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PUBLICATION DATE: JANUARY 03, 2024

Featured Experts:

Jérôme Larghero, Director of the Department of Biotherapies and the MEARY Center for Cell and Gene Therapy in the Saint-Louis Hospital, AP-HP

Julien Textoris, Vice President of Global Medical Affairs, Immunoassays, and Host Response, bioMérieux

 

 


The landscape of advanced therapy medicinal products (ATMPs) continues to evolve rapidly, revolutionizing modern medicine to help provide additional treatment options for patients with rare diseases, cancers, and autoimmune disorders. 
In 2021, there were over 2,400 ongoing clinical trials for regenerative medicines worldwide. Quality control (QC) remains critical throughout the production process to ensure safe and consistent products for patient consumption.

In episode 8 of the EPR (European Pharmaceutical Review) podcast, experts Jérôme Larghero, Director of the Department of Biotherapies and the MEARY Center for Cell and Gene Therapy in the Saint-Louis Hospital, AP-HP, and Julien Textoris, Vice President of Global Medical Affairs, Immunoassays, and Host Response, at bioMérieux, discuss the role of collaboration among stakeholders in driving efficient and safe cell and gene therapy (CGT) development and why quality control can improve efficiencies in product development and delivery.


In episode 9 of the EPR (European Pharmaceutical Review) podcast, experts Jérôme Larghero and Julien Textoris continue their discussion on CGT and further explain why overcoming barriers in manufacturing and development are worth the challenges and what key areas are vital to consider for the future of the industry.


 

Organizational Partnerships Support Cell and Gene Therapies

Effective collaboration among academic institutions and industry stakeholders is vital for the development and manufacturing of cell and gene therapies. As Jérôme Larghero explains, combining expertise supports research objectives that can lead to new developments in the sector. bioMérieux and the MEARY Center have been collaborating for several years to support growth in the CGT market.

The MEARY Center, dedicated to CGT manufacturing, runs projects to support both academic and industrial partners. The organization develops and optimizes the CGT manufacturing process throughout all three phases of clinical trials. “Our aim is not to be focused only on a cell type, or focused only on one disease, but we aim at addressing different diseases with different cell types and different approaches”, says Jérôme Larghero.

As a world leader in in-vitro diagnostics, bioMérieux provides innovative diagnostic solutions to help address many public health challenges and protect consumer health – including challenges in CGT manufacturing. As Julien Textoris details, having leadership positions in microbiology both for clinical and industrial applications provides manufacturing support for CGT development with reagents, IT solutions, advanced QC, and environmental monitoring tools to help support in-line product development.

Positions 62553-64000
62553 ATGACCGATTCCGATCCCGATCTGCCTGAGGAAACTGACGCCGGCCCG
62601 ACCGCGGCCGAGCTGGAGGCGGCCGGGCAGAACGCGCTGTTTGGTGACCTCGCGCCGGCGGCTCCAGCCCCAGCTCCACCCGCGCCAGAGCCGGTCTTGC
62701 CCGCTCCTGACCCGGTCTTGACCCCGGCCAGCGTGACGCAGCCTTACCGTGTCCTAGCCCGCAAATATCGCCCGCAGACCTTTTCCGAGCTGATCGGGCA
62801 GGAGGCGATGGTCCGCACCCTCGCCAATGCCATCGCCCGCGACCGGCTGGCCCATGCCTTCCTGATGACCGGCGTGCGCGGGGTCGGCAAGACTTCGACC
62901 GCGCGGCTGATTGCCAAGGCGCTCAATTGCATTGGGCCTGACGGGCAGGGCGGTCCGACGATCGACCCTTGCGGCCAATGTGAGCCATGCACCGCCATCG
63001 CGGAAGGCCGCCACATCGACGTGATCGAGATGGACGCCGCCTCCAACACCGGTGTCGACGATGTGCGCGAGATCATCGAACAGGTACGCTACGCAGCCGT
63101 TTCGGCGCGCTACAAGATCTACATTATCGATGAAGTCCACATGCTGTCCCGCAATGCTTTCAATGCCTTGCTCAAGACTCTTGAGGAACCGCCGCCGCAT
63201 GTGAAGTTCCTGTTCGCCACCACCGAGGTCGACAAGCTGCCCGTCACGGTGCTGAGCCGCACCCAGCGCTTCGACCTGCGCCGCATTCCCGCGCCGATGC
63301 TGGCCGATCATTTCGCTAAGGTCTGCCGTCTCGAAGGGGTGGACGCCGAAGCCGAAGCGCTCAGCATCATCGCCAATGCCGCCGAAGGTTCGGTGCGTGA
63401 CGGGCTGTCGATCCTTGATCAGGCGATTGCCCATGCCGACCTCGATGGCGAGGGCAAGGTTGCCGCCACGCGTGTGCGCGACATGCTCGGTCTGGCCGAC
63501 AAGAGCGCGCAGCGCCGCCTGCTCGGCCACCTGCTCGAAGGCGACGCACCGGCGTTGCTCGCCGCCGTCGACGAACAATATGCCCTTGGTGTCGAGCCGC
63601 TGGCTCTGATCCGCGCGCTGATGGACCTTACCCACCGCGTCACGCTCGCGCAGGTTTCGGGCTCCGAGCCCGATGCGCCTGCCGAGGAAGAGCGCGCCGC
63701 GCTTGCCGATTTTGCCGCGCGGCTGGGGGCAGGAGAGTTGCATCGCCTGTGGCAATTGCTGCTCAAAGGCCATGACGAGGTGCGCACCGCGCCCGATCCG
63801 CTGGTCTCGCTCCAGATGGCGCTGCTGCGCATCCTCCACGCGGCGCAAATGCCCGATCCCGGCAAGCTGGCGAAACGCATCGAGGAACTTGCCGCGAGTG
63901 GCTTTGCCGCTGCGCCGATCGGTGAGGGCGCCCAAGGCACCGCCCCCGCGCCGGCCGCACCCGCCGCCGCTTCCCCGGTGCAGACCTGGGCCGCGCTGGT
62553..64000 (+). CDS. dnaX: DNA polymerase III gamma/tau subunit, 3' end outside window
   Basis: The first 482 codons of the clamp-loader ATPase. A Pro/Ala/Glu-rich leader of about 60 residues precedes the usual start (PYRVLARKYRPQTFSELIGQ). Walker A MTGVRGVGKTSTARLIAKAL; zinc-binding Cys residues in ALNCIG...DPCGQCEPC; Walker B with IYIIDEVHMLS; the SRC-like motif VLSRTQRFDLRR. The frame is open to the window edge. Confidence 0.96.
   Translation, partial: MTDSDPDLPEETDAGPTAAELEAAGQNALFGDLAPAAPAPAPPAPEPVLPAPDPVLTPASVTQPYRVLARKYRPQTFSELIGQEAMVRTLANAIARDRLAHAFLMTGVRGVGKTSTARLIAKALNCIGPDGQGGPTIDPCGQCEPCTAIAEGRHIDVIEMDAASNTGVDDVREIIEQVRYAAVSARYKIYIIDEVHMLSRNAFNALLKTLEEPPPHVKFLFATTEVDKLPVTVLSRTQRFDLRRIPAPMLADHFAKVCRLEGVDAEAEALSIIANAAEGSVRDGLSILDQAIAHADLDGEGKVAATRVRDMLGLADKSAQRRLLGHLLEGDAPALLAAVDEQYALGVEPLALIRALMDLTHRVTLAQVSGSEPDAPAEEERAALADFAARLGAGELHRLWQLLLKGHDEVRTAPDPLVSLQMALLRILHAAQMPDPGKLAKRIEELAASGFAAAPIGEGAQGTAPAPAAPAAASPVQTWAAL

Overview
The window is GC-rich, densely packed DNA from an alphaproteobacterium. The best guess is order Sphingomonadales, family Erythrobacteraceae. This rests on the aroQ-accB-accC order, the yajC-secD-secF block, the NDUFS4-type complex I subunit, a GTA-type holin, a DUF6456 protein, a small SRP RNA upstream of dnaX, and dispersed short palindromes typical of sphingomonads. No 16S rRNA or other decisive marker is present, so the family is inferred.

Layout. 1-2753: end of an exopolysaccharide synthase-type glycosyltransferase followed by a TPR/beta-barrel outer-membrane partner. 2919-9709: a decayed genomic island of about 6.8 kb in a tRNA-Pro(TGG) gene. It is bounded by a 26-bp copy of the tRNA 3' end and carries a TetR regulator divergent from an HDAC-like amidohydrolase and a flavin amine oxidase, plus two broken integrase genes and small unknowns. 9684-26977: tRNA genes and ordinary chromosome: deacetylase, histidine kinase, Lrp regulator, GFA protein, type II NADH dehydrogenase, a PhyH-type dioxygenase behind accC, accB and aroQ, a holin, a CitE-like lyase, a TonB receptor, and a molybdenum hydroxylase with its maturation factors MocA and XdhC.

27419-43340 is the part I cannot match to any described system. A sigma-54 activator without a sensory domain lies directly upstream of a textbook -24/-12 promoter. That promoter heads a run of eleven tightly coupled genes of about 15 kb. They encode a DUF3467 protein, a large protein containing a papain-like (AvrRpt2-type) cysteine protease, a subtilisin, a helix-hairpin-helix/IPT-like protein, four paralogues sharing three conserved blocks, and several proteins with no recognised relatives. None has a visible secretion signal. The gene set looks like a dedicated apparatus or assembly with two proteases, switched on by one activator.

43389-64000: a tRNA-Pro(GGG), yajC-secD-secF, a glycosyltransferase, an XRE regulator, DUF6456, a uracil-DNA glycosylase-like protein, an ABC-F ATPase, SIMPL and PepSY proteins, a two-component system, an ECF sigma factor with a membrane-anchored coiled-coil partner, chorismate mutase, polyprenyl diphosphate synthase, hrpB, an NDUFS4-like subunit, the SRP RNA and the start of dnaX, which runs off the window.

Quality Control, Safety Testing, & Time to Results

QC and safety testing during the manufacturing process must be addressed before a product is released for patient consumption. There are several challenges to consider throughout the development and manufacturing of advanced therapies, including the types of QC that should be performed for each product, how to choose the best QC methods, the timing of QC during the manufacturing process, to whom QC should be subcontracted, and how to fulfill regulatory requirements for new and evolving technologies. There are three main safety testing performed today in C&GT, these are sterility, mycoplasma and endotoxins.

It is important to understand that ATMPs and CGTs are not chemical drugs; they come from harvested and modified living cells, so the manufacturing and quality controls must be specific, especially for cellular attributes. “We all know that two healthy donors are different because their cells are different. At the end, we are supposed to have robust, reproducible processes, and much is based on how you will qualify your product and thus, which kind of quality control you will put in place to enter this drug into business and its reproducibility”, says Jérôme Larghero.

In addition to QC and safety testing, factors such as time-to-result, cost, and automation can greatly impact production time. With microbiological testing, obtaining results can take 7-10 days, and anywhere from 5-10 days are needed for in-process controls. “So, it's a long way. And it can be very difficult for us to have our patients treated between this month and waiting at the end to be injected with the particles”, explains Jérôme Larghero. However, if new technologies can be implemented to help reduce time-to-results, it could allow a very sick patient to be treated earlier.